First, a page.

Alain D’Hooghe is a photography writer, curator and professor of the history of photography. He was appointed Artistic Advisor of the 2001 Prix HSBC pour la Photographie (then called the Prix de la Fondation CCF pour la photographie). The 11th and 12th winners of the prize were French photographer Franck Christen and the British art duo Jo Lansley & Helen Bendon. For our latest installment in this series, the art duo spoke to us about their experience with the prize and what they’re up to now.
For the retrospective of the 20th anniversary of the Prix HSBC pour la Photographie, L’Oeil de la Photographie will be presenting every week two “episodes,” introducing you to the past winners of the prize and see where they are now.
L’Œil de la Photographie : The Prix HSBC pour la Photographie turns 20 this year. It is awarded annually to two photographers to help them complete a project that will be exhibited and published as a monograph, often the artist’s first. What was your experience with the prize ?
Jo Lansley & Helen Bendon : The gallery representing us, Yvon Lambert, recommended the prize to us, and we were absolutely thrilled to have won. The process of putting together the monograph was a real joy for us to consider the work in book form rather than exhibition. This enabled us to play with text, rhythm ad editing, which I remember as a wondrous process.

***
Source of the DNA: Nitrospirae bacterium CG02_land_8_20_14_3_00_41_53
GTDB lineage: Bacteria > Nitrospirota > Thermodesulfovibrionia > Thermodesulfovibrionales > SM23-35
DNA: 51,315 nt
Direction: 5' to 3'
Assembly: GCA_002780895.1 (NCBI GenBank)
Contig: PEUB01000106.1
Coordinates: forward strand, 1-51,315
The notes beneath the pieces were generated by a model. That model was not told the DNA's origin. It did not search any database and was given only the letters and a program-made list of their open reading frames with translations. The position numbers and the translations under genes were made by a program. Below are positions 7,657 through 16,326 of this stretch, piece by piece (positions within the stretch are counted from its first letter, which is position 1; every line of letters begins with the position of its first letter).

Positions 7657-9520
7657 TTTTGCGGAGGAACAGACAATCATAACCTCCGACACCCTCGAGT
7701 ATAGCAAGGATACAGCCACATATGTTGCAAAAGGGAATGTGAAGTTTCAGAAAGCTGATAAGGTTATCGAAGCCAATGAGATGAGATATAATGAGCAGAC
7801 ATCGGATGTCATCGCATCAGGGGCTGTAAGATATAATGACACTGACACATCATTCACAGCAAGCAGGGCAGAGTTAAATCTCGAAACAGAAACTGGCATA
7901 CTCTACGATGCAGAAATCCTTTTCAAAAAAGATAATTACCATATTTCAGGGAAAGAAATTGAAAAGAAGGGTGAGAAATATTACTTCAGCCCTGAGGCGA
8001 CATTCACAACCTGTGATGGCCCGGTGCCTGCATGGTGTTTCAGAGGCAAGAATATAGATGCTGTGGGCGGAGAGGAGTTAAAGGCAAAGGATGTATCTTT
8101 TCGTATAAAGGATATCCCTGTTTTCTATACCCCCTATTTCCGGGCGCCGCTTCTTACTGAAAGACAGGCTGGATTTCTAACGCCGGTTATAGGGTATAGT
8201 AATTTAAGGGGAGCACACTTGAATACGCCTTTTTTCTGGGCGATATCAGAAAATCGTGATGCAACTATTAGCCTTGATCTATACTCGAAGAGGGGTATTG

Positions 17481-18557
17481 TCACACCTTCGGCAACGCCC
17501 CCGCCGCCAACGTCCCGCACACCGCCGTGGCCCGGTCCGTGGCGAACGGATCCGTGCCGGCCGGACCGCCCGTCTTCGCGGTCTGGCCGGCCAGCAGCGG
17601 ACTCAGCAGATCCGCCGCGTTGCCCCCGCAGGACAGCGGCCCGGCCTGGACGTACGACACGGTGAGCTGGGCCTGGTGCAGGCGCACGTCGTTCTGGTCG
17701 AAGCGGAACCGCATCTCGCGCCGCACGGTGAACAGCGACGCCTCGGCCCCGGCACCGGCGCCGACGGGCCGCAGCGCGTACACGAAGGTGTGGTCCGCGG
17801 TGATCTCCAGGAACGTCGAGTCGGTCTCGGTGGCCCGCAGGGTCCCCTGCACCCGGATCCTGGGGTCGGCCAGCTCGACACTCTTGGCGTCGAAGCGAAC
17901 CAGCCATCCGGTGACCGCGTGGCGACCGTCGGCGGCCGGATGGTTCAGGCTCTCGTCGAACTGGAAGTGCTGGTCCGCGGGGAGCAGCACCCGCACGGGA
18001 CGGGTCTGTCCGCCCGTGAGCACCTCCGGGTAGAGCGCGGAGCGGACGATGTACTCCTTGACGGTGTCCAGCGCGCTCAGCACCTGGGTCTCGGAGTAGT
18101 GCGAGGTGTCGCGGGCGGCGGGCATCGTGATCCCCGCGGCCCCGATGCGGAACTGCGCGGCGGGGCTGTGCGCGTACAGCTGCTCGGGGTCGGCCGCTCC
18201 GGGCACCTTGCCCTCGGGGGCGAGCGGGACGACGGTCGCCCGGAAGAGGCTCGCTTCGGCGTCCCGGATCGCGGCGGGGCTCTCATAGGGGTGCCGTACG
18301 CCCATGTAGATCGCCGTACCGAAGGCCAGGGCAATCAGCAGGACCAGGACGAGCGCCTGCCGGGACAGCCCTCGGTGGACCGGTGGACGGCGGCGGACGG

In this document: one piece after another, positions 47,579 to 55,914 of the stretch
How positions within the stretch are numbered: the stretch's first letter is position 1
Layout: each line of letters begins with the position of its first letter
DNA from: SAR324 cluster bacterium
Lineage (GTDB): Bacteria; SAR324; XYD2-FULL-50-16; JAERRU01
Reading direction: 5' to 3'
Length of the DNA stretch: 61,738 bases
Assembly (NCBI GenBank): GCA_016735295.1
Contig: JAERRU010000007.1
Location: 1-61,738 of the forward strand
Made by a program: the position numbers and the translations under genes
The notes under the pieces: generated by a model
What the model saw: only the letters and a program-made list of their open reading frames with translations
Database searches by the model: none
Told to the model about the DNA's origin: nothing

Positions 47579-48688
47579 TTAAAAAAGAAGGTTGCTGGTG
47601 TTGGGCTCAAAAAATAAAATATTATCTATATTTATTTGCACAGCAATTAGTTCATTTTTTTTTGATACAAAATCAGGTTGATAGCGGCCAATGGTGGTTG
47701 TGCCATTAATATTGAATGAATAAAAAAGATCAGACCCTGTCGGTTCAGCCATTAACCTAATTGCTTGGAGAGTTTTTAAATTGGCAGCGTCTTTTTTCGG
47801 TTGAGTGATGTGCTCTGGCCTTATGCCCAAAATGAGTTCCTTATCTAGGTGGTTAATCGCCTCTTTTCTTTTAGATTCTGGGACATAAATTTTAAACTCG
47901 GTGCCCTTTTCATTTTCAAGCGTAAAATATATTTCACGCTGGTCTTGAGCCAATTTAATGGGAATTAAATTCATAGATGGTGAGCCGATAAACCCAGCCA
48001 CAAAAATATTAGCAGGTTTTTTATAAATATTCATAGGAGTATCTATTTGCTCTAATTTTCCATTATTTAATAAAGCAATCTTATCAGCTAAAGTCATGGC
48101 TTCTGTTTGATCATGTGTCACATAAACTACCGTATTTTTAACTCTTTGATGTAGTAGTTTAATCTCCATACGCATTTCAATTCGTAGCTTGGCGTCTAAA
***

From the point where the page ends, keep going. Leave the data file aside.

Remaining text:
LODLP : Can you tell us about your winning project? Has the prize had an influence on your subsequent work ?
J.L. & H.B : The work we were making at the time was centred around domesticity, female space, and sisterly dynamics. The monograph became a very important way of articulating that work in other arenas, and enabled us to work together and then separately on work building on those themes.
LODLP : Apart from the monograph, what impact did the prize have on your career? And what is your relationship like with HSBC today ?
J.L. & H.B : The award certainly opened doors for us in terms of being able to attract funding to make further work. It also gave us the confidence to see the work outside of our making it.
I continue to keenly follow the award, and the new laureates each year and think the prize provides a really important opportunity for new photographers.
« Although anchored in the most intimate daily life, the work of Jo Lansley and Helen Bendon, in photography and video, takes the spectator into a rather disturbing, dreamlike world. Is it because the images stubbornly refuse to show the two young women’s faces clearly, preferring to focus on their feet and legs?
It is not so much what is shown that arouses and captures our attention, but what is left unsaid; the underlying stories of these sometimes trivial and quite strange pieces of everyday life. These images offer promises of secrets and unfathomable mysteries that we would like to pierce.
Everything lies in suggestion. »
Alain D’Hooghe – Artistic Advisor 2001
Monographie Jo Lansley & Helen Bendon
Editions Actes Sud
ISBN : 2-7427-3303-5